Today's post is coming to you from my couch. That's right. My couch--where I opted to plant my butt instead of exercising today.
For reasons you probably would prefer not to hear, I am not working out today. It sufficeth me to say that I do not feel well, and my body needs a break.
So here are my thoughts on commitments and why I allow myself to take breaks.
I have figured out the way my brain works with requirements. Let me give you some examples:
- I love reading, unless I have to.
- I love eating healthy, unless I have to.
- I love exercising, unless I have to.
I learned that if I decide to cut things out, or put rules on myself, I instantly want to rebel. A teacher at my school last year decided to issue monthly health goals and challenges to the faculty. You'd be entered in drawings if you participated, and receive special prizes if you were a top contender. I won several drawings and did really well with his challenges. But one of the challenges was to cut out junk food.
Now, everybody knows I have a sweet tooth. But usually I'm good with two Oreos or a piece of cake or a shake or something at the end of the day (worsttimetoeatsweetsIknowdon'tjudgeme). However, I am not the kind of person who eats an entire package of Oreos, or a whole pan of brownies, or a whole pint of ice cream. I don't do it--just never have. So I've never really thought I had a major problem with excess eating.
Until that month. Once the challenge to "cut out junk food" was issued, guess what I wanted to binge on? That's right. I probably ate more junk food in the first two weeks of that challenge than I had eaten in the whole month before. It was so discouraging. I quit that challenge. I realized it was doing more harm than good for me to put those limitations on myself.
You could call me out on my self-control, and tell me to just commit to eating better. But I know how my brain works. Once I "decide" or tell myself that I can't have something, I want it.
It is for this reason I haven't told myself I can't drink soda. I only drink one or two sodas per week, if that. Sometimes I'll go a couple of weeks without one. I've had the same two 12-packs of soda in my pantry for a couple of months. I don't think anything of it. Why? Because I don't put a limit on myself. I know that if I say, "I'm quitting soda," that's all I will want to drink!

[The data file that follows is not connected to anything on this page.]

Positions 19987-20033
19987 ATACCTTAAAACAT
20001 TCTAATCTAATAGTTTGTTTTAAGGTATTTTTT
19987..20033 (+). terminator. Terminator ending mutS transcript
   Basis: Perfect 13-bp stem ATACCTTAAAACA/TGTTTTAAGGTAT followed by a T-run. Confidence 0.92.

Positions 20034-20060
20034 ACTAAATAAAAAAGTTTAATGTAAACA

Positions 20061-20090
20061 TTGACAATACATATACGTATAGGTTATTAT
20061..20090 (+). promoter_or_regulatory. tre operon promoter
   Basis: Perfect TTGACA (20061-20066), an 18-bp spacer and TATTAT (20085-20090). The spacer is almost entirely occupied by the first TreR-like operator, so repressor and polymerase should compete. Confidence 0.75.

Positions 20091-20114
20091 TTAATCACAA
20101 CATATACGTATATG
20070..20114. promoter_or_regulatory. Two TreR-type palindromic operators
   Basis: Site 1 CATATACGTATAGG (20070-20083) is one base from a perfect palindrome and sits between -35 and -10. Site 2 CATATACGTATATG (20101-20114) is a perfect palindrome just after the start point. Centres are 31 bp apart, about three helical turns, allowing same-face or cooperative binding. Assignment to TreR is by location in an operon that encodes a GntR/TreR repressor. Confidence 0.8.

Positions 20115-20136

When I started exercising, I didn't choose a minimum number of days per week because that made it something that I "had" to do, so that if I didn't meet my minimum, I would feel guilty. I didn't say, "I'm going to start exercising every day!"
I'm at a point where I have exercised so consistently for so long, that I do not feel bad taking a day off. I don't say, "Oh no, I've only exercised ___ days this week. That's not enough!" I say, "Well, I exercised yesterday, and I'm going to exercise tomorrow, and will probably go to Zumba this weekend. I also walked a lot at work today. I think I'm OK to skip a day."
This kind of flexibility keeps me sane. If something comes up that I didn't expect, or if I am having a day where I am exhausted or don't feel well, or a friend I haven't seen in a while wants to go to dinner at the last minute, I have that wiggle room to take a day off.
Even with that flexibility and day off mentality, I still exercise 4-5 days per week. Because I love to do it. Because I get to do it. Because I can do it. Because I haven't told myself I have to do it.
I realized I have to put a positive spin on things. Instead of saying, "I have to work out five days per week," say, "I want to exercise regularly for optimal health." Instead of, "I am going to quit eating sweets," say, "I am going to eat healthier foods more often." Instead of, "I'm going to stop watching so much TV," tell yourself, "I want to read more often in the evenings." Phrasing things in a limiting or negative way really messes with my head.
My point? Figure out what your brain needs. Decide how you get motivated and stay committed. Learn what turns you off to things. And do the opposite of that when it comes to exercise and other healthy habits.